Young People's Zone

I am a child in need


Children’s Services have a duty (this means that they MUST do it) to make sure children are safe (the part of the law that says this is Section 47 Children Act 1989). This doesn’t just apply to children in care, it covers all children and young people – even those who have never spoken to Children’s Services before.

Not feeling safe at home can mean all sorts of things. It might include:

  • Being hit or physically hurt in some way, or being scared that this might happen
  • Seeing other people hurting each other (for example, if your Mum and Dad have really bad fights)
  • Being told that you are bad or horrible in such a way that really upsets you and makes it difficult for you to concentrate on other things
  • Someone touching you or doing things to you that you do not like (this might include an adult trying to kiss you or touching you in private places or asking you to have sex)
  • Having no-one to help you with you the things you need, like making sure you have enough food or clothes, or making sure you see a doctor if you are unwell

These are just examples and sadly, there are lots of ways that children can be harmed or made to feel unsafe. If something feels wrong to you, it is really important that you talk to someone who you trust about it (maybe a teacher or a family friend).  They can help you decide what to do next and they can even call Children’s Services for you to get you some help.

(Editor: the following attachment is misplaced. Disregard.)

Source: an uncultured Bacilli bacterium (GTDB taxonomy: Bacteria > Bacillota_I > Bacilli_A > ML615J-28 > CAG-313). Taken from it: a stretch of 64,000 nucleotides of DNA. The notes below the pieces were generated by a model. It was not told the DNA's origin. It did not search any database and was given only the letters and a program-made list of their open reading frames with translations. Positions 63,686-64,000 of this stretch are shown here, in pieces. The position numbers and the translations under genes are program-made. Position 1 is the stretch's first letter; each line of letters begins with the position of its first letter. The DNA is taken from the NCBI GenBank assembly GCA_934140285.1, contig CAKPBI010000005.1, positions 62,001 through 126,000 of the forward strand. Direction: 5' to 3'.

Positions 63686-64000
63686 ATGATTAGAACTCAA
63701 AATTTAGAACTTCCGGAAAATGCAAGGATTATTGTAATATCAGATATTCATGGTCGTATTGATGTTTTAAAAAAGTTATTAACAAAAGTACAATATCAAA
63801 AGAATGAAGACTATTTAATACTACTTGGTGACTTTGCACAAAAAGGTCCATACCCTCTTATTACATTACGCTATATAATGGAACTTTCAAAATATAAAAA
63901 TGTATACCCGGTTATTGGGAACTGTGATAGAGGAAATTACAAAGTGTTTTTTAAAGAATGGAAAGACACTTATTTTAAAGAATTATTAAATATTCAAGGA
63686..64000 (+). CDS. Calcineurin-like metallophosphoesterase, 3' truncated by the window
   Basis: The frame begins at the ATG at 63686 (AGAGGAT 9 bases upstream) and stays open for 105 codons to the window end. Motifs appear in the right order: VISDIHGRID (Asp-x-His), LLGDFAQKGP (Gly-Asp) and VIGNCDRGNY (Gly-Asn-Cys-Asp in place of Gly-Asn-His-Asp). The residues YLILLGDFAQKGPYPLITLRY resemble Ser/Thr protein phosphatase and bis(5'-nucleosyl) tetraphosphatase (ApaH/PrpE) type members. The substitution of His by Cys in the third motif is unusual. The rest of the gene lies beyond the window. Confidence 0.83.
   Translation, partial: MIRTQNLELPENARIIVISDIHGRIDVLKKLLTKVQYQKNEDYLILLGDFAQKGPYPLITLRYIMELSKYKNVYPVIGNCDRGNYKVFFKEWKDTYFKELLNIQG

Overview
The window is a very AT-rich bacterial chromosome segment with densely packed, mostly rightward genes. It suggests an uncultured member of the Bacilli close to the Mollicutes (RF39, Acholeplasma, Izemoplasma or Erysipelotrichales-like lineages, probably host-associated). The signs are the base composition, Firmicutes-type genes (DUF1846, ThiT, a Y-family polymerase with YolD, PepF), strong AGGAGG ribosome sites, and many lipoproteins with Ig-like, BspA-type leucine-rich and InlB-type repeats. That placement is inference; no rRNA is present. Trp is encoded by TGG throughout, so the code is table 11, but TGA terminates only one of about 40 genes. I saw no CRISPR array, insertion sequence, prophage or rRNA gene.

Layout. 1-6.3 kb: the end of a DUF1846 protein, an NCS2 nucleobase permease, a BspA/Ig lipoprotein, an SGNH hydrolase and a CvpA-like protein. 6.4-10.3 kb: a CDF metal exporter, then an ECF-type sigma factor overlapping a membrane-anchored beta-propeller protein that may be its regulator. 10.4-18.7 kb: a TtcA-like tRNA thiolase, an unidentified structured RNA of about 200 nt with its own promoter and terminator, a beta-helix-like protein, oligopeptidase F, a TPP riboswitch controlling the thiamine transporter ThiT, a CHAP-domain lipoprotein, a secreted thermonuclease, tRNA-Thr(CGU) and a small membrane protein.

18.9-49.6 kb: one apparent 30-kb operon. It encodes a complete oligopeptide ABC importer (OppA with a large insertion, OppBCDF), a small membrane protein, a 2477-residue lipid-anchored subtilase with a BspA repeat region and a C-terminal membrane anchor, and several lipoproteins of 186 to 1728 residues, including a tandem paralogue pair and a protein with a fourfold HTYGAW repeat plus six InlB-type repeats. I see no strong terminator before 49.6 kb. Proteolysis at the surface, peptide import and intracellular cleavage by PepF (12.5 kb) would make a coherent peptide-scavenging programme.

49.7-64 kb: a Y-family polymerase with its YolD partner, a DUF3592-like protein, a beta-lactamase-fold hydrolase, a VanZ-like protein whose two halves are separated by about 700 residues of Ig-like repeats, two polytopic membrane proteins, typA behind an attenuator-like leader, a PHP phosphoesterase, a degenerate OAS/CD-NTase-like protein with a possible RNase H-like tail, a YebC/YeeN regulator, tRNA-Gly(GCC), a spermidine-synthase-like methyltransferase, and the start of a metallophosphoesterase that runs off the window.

Once Children’s Services are told that you are feeling unsafe they must do something about it (the part of the law that says this is Section 47((1)a), Children Act 1989).  They have to ‘make enquiries’ and start an assessment to see exactly what is going on (the part of the law that says this is Paragraph 54, Working Together to Safeguard Children 2015). The assessment will involve talking to people - including you! – and doing visits to see how things are at home.  

The law says that Children’s Services must listen to you and take what you say seriously in their assessment and in deciding how to make sure that you can be kept safe (the part of the law that says this is section 47(5A) Children Act 1989). Children’s Services must act quickly if you need immediate protection (the part of the law that says this is Paragraph 61, Working Together to Safeguard Children 2015) although the assessment itself can take up to 45 working days to complete (that’s about two months).

Once Children’s Services have worked out what is going on, there are lots of different things they can do to try and make things better. It is hard to say exactly what will happen as every case is different but some common examples are:

  • Providing help to your Mum and/or Dad so they can care for you better and keep you safe
  • Seeing whether other people in your family might be able to help (like grandparents or aunts and uncles) and maybe even asking them to look after you for a while if that will help
  • Asking your parents to agree for you to go into care for a while (if you are really unsafe, Children’s Services can go to court to make this happen even if your parents don’t agree). This would mean that you would live with foster carers or possibly in a children’s home.